Private William Vincent Abbott   VX36790
Date of Birth:  17 July 1912

The soldier in the photo proudly displayed on my grandmother’s side-board when I was growing up, was my Uncle Bill. I never met him; he died well before I was born.  However I always felt that I knew him because of the way my Nan and Mum spoke of him – with warmth and love.

Bill was born in Isisford in central Queensland.  His parents brought him down to Geelong, Victoria, some time before his brother was born, two years later.   He was the eldest of five children and they grew up in Queenscliff, Victoria.

My mum, Anne, was the youngest.  Their father died a couple of months before she was born, which meant that Bill was just 10 years old.

Bill left school when he was about 14 and took a job delivering milk.   He bought Mum a celluloid doll with his first pay and I still have it today.   When he was around twenty, Bill and one of his younger brothers went up north, to work on their uncle’s sheep station near Gunnedah in NSW.

Bill was working on a farm on Phillip Island, Victoria, when he enlisted in the army and subsequently became a member of the 2/22 Batt.   Unfortunately we don’t have any of his letters, but I remember Mum telling me that he once wrote expressing a wish that his brother, Sam, who was over in the Middle East, was there in Rabaul with him.   Presumably Bill thought that his brother would have been safer in Rabaul.   Ironically, Sam returned from the war, but Bill, sadly went down on the Montevideo Maru.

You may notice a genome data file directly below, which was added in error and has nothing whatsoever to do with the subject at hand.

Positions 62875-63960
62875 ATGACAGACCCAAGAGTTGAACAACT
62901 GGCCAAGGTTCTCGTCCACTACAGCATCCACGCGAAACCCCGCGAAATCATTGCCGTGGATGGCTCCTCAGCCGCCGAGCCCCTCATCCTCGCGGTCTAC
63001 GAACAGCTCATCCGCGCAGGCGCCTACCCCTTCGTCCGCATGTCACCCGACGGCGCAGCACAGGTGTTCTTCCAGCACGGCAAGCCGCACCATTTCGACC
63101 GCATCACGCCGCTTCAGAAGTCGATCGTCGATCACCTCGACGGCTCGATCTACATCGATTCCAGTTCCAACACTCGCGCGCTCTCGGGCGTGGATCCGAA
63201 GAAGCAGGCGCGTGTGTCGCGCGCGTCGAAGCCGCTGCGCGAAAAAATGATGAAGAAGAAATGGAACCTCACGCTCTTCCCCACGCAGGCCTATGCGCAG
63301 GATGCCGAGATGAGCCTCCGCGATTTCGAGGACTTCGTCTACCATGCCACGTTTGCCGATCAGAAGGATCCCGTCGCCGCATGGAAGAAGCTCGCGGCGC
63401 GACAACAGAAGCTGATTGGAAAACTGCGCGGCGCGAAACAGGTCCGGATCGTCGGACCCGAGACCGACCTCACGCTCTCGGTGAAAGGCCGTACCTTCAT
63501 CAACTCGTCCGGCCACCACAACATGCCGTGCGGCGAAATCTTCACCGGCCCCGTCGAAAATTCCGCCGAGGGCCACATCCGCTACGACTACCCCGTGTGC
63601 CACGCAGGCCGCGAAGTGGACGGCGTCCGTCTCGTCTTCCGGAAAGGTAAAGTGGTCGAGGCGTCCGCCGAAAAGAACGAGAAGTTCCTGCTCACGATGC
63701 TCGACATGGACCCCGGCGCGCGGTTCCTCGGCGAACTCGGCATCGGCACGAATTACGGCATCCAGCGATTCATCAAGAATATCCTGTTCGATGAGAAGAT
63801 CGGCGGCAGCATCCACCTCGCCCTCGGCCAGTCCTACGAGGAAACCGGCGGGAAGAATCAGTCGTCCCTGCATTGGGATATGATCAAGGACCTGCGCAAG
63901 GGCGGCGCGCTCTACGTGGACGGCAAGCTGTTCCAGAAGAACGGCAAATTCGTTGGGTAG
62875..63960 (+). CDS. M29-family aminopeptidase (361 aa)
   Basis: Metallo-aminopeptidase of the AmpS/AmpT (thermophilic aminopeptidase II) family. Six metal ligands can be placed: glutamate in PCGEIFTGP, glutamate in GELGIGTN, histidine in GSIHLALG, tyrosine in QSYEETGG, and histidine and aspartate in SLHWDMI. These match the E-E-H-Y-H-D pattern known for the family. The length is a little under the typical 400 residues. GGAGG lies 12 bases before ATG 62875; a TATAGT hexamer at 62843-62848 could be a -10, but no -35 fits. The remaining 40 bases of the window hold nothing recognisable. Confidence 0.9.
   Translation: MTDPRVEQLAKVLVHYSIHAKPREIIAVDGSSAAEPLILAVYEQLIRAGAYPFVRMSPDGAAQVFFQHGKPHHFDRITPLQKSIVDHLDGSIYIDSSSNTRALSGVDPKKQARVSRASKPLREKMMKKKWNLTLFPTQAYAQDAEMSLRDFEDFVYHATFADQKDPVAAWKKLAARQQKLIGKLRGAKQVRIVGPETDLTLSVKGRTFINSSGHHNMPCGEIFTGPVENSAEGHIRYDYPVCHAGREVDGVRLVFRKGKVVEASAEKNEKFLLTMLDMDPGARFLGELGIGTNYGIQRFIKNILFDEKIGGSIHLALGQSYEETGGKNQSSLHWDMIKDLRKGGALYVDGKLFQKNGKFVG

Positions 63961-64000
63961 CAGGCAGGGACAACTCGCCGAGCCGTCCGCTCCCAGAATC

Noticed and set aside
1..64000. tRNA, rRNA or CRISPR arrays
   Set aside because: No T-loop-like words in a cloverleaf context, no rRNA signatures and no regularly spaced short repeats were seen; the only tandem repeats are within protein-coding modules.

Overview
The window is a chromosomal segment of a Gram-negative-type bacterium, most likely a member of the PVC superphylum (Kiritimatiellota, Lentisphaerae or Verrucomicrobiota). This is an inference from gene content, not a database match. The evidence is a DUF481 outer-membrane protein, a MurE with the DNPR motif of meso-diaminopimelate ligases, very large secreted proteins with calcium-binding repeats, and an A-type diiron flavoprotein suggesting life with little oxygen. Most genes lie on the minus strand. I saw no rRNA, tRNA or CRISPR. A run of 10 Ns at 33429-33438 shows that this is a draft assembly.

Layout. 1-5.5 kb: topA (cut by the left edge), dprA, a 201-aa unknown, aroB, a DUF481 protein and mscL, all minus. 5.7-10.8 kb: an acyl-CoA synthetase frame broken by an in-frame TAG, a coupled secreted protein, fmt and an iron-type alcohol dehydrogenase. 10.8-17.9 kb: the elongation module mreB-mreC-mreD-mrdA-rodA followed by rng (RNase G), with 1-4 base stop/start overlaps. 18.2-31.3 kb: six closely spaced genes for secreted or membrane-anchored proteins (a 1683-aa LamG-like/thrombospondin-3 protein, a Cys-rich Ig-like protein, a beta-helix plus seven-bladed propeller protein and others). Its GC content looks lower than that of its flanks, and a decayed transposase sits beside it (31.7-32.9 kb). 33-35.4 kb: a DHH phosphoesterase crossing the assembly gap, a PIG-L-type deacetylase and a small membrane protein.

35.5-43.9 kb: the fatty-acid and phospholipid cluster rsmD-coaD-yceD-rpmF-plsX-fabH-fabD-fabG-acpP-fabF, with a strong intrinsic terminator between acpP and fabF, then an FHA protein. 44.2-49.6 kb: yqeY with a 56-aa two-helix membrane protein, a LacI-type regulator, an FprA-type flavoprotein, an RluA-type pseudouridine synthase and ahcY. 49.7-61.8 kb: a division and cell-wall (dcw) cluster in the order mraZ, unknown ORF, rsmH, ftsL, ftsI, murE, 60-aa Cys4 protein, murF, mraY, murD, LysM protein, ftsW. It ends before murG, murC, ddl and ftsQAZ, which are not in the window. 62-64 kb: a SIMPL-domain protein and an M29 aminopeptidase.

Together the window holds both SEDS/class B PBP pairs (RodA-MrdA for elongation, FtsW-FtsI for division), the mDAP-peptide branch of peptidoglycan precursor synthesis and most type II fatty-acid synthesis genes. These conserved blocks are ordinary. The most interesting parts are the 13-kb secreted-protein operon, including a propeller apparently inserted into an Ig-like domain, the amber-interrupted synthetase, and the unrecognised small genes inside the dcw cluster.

My grandmother apparently received news three weeks in a row: 1st. Bill had been taken a POW. 2nd. Sam was injured in the Middle East;  3rd.  Bill was ‘missing in action’.

“We would remember too, the brave, who of their dearest treasure gave”.  How did they cope?

Like so many others, my dear Nan went to her grave, never knowing what really happened to her beloved eldest son.

My mum passed away last September, knowing her brother’s fate and also knowing that much has  been done, and is continuing to be done, to publicly acknowledge and remember Bill, or “poor old Joe”, as Mum sometimes called him.   (I don’t know how he came to have the nickname, Joe.)

All credit must be given to the committee, past and present, of the Rabaul and MvM Society for their tireless and relentless work to finally gain that acknowledgement and recognition of the tragic events of 1942 in and around the New Guinea islands.

Jan Loveday

Click on a photo for a larger version

Bill Abbott and his mother

Bill Abbott and his sisters

Bill Abbott on the right